American Birding Podcast



#ABArare – Whiskered Tern – New Jersey

With all the excellent birds in Alaska recently, you might be forgiven for thinking the birding elsewhere is just ho-hum. But you’d be wrong, as just this afternoon, Louise Zemaitis and Alec Humann spotted an ABA Code 5 Whiskered Tern from the hawkwatch platform at Cape May Point State Park in Cape May County, New Jersey. This is third record for the ABA Area, the previous two of which also came, at least originally in the case of one, from Cape May. WHTE NJ

WHTE NJ 2Both photos by Mike Crewe, used with permission. Additional photos available at View from the Cape

Cape May Point State Park, and the hawkwatch platform in particular, is one of the most well-known and well-trod birding locations in the ABA Area, a near mecca for North American birding. For those who may not know, however, the park is located off the southern end of the Garden State Parkway. Drive towards Cape May Point on Sunset Ave. make a left on Lighthouse Avenue and go about a mile or so to Cape May Point State Park on the left. The hawkwatch platform will be on the far left hand side as you enter the parking area. The park and platform are free and open to the public.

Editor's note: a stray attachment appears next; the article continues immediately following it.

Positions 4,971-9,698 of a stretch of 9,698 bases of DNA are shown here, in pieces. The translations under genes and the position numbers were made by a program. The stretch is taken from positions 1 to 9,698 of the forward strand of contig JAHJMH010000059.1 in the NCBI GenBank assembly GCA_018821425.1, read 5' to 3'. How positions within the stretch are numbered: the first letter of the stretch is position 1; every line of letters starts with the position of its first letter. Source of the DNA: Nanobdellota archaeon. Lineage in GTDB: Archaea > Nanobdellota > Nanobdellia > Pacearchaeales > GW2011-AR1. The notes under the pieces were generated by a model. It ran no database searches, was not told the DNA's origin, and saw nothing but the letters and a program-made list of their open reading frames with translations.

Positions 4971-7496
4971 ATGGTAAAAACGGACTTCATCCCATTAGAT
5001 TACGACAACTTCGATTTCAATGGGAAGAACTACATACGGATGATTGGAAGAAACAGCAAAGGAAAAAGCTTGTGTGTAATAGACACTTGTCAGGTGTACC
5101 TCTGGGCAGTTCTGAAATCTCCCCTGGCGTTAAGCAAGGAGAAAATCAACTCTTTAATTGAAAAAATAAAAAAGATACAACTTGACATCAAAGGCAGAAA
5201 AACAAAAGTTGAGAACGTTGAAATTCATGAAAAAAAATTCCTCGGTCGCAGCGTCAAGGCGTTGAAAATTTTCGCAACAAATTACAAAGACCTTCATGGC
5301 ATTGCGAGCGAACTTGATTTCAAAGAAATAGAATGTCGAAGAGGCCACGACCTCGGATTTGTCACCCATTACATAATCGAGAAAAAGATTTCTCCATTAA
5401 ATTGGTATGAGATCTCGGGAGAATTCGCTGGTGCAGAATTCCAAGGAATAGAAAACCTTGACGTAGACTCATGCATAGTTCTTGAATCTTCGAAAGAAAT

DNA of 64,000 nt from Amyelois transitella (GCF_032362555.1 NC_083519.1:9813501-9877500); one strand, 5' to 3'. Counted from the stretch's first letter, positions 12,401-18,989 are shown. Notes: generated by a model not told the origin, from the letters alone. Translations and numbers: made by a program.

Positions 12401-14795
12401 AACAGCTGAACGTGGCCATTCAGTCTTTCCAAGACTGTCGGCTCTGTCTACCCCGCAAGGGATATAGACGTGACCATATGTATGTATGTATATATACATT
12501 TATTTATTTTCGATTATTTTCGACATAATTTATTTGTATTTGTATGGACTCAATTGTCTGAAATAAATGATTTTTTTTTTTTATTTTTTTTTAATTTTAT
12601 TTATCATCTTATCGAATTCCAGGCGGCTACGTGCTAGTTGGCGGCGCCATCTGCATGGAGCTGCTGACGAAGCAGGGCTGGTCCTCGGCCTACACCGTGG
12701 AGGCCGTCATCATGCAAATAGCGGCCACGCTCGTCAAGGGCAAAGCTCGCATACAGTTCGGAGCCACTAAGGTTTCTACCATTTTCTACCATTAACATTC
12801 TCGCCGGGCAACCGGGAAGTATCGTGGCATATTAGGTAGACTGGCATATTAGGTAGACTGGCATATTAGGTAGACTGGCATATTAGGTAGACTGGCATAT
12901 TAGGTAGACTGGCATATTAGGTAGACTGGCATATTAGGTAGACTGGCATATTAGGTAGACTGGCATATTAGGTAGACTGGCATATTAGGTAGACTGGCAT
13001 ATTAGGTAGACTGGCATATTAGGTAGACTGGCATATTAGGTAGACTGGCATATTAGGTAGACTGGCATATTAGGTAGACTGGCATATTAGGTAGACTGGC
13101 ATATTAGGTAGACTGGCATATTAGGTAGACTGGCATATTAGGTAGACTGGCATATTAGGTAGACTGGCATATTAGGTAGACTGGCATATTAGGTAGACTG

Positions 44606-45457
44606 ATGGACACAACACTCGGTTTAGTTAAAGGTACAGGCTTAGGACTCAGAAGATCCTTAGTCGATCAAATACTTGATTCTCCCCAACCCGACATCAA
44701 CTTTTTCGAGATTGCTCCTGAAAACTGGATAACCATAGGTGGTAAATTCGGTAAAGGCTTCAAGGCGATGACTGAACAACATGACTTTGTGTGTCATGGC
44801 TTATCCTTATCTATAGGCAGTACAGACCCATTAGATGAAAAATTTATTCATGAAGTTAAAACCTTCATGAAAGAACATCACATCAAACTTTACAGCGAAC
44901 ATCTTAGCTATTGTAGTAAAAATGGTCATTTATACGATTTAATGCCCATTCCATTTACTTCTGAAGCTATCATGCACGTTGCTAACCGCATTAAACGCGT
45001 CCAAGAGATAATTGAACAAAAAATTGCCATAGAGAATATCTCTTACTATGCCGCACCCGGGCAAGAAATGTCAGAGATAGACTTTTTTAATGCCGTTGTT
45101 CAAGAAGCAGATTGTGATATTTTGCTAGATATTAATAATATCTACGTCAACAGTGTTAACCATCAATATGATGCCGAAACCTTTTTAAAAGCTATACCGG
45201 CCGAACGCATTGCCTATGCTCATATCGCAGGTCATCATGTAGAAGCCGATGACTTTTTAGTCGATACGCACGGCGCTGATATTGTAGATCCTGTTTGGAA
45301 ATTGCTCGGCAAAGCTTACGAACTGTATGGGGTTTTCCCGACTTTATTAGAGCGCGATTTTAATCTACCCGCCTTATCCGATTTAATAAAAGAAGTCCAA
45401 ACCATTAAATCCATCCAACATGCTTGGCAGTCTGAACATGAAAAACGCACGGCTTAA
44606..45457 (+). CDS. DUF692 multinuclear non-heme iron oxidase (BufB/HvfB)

Whiskered Tern breeds across Eurasia and has occurred in the ABA Area two times previously. Both sightings were originally made at Cape May, New Jersey. The first, an adult in July 1993, was found at Cape May where it spent a few days before crossing the bay to Kent County, Delaware, where it spent just over a month at a collection of impoundments to August 1993 (this bird was joined, interestingly, by a White-winged Tern). The second, an adult in August 1998, was present for only a few days at Cape May.

Howell, et al, in Rare Birds of North America suggest that given the long lifespan of terns it’s possible that both the 1993 and the 1998 bird refer to one individual that could have attached to a flock of Black or Common Terns migrating to North America. A handful of records of the species in the eastern Caribbean would seem to back up this theory. A bird could be easily missed going northbound in spring and observed on the more leisurely southbound trek at a spot where terns congregate, such as Cape May. This as opposed to a direct over-water route from Europe to the Mid-Atlantic. Either are plausible, however, and guesses as to exactly how this bird came to be in North America is mere speculation.


Howell, Steve N. G., Ian Lewington, and Will Russell. 2014. Rare Birds of North America: Princeton UP.